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An Amplifier Using New 6CZ5's
AUDIO, JULY, 1958, VOL. 42, No. 7 (Successor to RADIO, Est. 1917)
Most experimenters have sufficient equipment in the "surplus" department to construct this simple amplifier which gives good performance in a small package
The 6CZ5, a new RCA miniature power tube, holds much promise for the art of audio power amplification. This tube is not to be confused with the 6AQ5, or English 6BQ5, both of with it resembles in construction and purpose. It is not interchangeable with them.
It has the same filament, plate and screen, and load characteristics as the 6V6, of which the 6AQ5 is the miniature type, and costs about the same. However, the other characteristics are different and provide a considerable improvement over tha latter types. The negative bias on the signal grid and the transconductance are about 15 per cent greater and the power output about 20 per cent greater for a plate voltage of 250. In push-pull operation the 6CZ5 resembles the 6L6 in that it generates a low percentage of odd harmonics and can be operated as a pentode with a plate voltage of 350. Under this latter circumstance and with 280 volts on the screen, a bias of -23.5 volts on the signal grid, and a plate-to-plate load of 7500 ohms, two 6CZ5's are rated by the manufacturer to deliver 21.5 watts of audio power and with only 1 per cent of harmonic distortion.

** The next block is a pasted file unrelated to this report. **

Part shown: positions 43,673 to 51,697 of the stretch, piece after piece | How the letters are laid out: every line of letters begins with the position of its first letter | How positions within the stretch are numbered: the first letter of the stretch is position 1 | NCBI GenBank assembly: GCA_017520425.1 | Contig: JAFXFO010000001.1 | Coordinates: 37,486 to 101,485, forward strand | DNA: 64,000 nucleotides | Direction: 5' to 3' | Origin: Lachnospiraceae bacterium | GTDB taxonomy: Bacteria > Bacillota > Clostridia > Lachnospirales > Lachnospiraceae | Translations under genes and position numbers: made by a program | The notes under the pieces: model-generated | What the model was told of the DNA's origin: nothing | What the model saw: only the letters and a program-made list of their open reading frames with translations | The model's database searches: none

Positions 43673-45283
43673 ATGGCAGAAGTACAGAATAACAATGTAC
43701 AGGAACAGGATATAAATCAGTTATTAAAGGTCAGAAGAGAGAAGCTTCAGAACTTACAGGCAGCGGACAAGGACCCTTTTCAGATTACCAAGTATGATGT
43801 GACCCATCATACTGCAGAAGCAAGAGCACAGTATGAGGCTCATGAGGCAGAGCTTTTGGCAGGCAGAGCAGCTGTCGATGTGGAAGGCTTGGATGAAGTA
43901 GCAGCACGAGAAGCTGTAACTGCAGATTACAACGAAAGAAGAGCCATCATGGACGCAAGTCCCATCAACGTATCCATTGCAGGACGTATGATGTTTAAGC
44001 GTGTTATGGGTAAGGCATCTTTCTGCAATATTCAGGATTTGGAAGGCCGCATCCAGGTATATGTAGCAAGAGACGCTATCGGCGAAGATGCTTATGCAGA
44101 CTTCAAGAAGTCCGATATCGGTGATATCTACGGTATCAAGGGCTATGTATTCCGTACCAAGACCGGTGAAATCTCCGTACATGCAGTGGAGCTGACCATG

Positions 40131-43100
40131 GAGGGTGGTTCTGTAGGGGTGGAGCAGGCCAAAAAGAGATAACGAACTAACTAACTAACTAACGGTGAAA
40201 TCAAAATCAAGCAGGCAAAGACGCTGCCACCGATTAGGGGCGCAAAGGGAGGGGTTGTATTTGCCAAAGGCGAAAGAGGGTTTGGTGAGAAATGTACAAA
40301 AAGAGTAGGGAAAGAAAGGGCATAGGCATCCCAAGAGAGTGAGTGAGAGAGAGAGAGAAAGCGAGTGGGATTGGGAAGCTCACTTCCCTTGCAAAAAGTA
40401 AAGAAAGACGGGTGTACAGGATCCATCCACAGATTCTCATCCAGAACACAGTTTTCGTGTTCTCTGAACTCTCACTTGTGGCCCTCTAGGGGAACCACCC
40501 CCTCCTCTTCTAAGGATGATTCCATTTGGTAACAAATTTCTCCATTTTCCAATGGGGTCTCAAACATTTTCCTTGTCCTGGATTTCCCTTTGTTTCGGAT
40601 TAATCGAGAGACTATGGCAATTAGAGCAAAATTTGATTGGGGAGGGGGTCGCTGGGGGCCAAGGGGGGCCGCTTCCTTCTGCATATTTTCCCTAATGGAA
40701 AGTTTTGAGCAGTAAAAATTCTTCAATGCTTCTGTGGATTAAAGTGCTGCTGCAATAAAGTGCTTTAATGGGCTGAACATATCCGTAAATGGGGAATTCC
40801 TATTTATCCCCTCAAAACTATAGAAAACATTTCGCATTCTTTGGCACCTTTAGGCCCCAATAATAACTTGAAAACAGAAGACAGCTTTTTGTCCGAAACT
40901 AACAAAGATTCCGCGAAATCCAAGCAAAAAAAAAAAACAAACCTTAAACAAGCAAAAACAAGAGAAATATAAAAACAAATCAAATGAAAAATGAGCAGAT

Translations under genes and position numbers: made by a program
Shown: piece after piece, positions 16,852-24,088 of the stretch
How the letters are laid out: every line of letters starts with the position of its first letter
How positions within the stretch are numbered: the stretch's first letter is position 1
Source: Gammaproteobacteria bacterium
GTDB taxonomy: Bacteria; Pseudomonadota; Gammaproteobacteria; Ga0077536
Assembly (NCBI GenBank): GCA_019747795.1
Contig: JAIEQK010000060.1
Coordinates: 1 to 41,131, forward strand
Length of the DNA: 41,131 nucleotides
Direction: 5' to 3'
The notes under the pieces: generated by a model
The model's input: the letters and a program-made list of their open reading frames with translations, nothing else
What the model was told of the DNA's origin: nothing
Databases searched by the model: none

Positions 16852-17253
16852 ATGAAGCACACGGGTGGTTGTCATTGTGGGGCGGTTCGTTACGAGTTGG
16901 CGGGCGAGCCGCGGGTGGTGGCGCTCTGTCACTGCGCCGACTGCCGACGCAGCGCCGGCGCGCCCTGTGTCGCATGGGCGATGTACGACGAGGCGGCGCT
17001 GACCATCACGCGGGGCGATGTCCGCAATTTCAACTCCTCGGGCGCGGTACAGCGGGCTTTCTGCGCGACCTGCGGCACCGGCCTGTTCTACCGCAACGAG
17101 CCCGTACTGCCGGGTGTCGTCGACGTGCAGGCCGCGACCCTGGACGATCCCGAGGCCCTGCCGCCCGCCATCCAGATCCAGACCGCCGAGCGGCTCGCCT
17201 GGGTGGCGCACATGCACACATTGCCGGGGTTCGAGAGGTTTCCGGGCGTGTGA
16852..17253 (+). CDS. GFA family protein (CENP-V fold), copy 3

This adds up to lower supply requirements, lower distortion, lower all around cost, and higher power output. To try a pair of 6CZ5's the writer built an amplifier from parts in the junk box including a husky output transformer which was manufactured about 20 years ago. To avoid expense in obtaining good voltage regulation, the writer used a large bleeder and worked the amplifier half way between the recommended pentode and the lower-plate voltage tetrode operation. With 325 volts from plate to cathode, the results proved better than expected. The plate voltage did not vary from minimum to maximum power output, and total variation of the screen voltage was only 3.5 per cent.